The mummy of Amenhotep II
in his sarcophagus in KV 35
his discovery, Amenhotep II did not rest easy. He was first packed up in a
shipping crate by Victor Loret and transported, along with the other mummies
found in his tomb, down the Nile to Cairo. But when the Egyptian government
objected to this, Amenhotep and the other mummies were sent back up the Nile to
the Valley of the Kings, and returned to KV35, where they were left in their
packing cases for the next two years. In 1900, Howard Carter (who was then Chief
Inspector of Antiquities for Upper Egypt) removed some of these mummies,
including that of Amenhotep II, from their crates and returned them to their
original locations in the tomb. (The other royal mummies found in KV 35 were
shipped back to Cairo at this time.)
Back in his sarcophagus, Amenhotep II was illuminated by an electric light installed by Carter, and he soon became a major tourist attraction. But on the night of November 24, 1901, the night-guards in the Valley of the Kings "were suddenly surprised by thirteen armed men with covered faces and...were threatened to be shot if they moved or attempted to make an alarm." (Howard Carter, in Annales du Service des Antiquities de l'Egypte 3 [1902.] Quoted in Howard Carter Before Tutankhamen by Nicholas Reeves and John H. Taylor [Abrams, 1993,] 61.) At this point, six of the armed men kept watch over the necropolis guards, while the other seven proceeded to pillage KV 35.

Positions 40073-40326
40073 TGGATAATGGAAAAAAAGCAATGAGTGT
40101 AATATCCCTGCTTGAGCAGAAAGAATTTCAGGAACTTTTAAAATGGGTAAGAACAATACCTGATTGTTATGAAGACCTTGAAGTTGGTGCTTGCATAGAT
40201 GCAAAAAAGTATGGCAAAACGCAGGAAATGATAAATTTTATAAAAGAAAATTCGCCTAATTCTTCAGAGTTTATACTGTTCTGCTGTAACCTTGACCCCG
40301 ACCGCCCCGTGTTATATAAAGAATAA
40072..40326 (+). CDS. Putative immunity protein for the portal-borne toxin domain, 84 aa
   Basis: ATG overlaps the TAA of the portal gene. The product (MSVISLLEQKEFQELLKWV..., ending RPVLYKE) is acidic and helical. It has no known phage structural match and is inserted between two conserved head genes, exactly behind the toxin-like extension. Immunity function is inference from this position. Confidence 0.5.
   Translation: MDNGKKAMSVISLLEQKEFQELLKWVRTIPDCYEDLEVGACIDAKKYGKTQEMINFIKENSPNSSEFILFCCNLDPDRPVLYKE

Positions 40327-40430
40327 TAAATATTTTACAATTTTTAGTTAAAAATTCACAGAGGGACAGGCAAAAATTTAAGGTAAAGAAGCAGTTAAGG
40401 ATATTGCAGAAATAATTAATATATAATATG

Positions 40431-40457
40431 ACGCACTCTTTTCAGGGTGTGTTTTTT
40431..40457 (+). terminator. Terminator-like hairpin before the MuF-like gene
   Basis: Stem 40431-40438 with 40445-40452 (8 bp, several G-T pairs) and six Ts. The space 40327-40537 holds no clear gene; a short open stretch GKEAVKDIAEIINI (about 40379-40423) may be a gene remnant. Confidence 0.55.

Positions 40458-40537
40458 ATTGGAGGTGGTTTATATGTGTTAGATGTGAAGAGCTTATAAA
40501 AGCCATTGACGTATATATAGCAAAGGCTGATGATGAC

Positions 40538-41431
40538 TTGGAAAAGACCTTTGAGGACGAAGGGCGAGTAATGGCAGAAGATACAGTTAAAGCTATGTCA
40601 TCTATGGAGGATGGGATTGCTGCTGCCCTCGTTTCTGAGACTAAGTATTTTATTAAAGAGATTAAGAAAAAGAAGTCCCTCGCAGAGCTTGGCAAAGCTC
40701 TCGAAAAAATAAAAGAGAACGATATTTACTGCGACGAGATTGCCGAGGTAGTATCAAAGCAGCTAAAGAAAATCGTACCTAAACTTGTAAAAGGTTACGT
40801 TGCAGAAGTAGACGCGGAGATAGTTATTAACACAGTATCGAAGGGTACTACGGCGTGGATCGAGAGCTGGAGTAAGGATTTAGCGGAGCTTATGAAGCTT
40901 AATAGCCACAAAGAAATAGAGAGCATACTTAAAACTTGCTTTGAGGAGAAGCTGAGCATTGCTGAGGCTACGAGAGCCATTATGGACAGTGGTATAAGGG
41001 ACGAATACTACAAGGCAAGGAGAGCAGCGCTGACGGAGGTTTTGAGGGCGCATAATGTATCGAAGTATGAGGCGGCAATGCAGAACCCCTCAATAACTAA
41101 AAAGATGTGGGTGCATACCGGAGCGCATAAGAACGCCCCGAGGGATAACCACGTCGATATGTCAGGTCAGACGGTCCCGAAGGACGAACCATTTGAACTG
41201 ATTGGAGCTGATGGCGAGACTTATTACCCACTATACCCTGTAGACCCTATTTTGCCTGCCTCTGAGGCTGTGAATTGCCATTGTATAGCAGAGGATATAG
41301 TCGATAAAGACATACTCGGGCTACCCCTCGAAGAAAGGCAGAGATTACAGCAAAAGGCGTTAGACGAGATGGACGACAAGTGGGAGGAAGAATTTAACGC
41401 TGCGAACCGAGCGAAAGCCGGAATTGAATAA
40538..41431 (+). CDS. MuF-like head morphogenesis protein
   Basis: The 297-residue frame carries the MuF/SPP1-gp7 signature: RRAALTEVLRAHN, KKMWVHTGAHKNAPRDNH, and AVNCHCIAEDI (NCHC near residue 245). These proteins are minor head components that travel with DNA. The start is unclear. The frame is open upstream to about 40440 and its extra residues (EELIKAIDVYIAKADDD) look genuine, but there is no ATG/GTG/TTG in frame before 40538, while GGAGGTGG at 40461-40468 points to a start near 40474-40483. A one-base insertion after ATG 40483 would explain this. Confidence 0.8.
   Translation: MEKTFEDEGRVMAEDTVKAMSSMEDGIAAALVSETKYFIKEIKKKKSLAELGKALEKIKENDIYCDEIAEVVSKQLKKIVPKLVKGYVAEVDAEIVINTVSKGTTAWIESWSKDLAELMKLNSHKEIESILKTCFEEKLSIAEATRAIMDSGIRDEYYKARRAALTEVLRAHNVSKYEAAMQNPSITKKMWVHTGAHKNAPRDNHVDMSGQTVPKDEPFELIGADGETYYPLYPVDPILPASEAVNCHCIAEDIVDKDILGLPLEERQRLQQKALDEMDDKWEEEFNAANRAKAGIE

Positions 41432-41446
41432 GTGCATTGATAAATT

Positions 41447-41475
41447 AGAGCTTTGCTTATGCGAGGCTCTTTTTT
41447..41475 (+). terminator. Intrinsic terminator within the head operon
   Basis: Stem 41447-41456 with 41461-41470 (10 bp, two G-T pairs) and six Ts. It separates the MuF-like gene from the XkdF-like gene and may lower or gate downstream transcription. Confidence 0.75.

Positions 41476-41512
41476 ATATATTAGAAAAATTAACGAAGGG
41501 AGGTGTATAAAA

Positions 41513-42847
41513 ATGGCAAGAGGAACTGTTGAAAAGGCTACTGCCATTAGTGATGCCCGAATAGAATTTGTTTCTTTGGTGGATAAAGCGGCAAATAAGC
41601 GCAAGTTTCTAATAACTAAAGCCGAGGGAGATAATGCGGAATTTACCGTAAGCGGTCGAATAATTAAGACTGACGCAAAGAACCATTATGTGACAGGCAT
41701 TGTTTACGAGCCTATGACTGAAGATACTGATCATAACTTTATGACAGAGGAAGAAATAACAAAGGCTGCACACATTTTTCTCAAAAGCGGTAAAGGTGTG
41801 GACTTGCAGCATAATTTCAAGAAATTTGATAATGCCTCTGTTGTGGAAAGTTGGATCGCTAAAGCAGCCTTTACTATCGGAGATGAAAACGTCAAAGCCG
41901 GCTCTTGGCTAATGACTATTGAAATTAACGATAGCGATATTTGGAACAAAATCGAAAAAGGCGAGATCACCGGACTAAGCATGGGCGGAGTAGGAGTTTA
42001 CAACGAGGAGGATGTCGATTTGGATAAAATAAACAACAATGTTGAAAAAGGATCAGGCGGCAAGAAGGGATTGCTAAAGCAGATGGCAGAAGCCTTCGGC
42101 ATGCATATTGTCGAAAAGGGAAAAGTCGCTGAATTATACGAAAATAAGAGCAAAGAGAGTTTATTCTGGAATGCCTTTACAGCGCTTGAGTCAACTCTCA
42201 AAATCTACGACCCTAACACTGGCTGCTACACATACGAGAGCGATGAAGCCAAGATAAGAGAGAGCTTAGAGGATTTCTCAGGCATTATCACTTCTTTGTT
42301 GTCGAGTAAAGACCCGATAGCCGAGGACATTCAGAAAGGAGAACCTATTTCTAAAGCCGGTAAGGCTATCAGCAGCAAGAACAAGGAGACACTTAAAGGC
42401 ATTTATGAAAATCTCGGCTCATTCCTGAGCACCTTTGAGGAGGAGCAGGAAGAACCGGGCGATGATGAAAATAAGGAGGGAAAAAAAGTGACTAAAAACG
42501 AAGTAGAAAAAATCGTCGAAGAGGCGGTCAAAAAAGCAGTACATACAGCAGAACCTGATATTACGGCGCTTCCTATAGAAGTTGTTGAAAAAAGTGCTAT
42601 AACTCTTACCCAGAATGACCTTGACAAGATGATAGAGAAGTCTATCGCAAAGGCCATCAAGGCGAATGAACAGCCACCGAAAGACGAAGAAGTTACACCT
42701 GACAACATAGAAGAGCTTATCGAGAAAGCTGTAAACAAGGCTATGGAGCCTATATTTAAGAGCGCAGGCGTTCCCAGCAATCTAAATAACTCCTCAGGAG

This was the account given to Carter by the guards, but, since Carter found the footprints of only one man in the pillaged tomb, and not of seven different men, the guard's story seems unlikely. In all probability, the November 24'th robbery of KV 35 was partly an "inside job," with the guards aiding and abetting friends from Qurna who did most of the dirty work. Carter found that Amenhotep's mummy had been removed from its sarcophagus and that the bandages had been cut open in a search for valuables. He eventually repaired the mummy and returned it to the sarcophagus.
Although Carter was certain he knew the identity of at least one of the thieves, the case against this man (one Mohamed Abd el-Rassul) was dropped due to insufficient evidence. The Egyptian government now felt that a museum would, after all, be a safer place for the mummy of Amenhotep II, and so the old king was sent once more to the Cairo Museum, where he still resides today. His sarcophagus stayed in KV 35. (Photo credit: BM, Department of Egyptian Antiquities)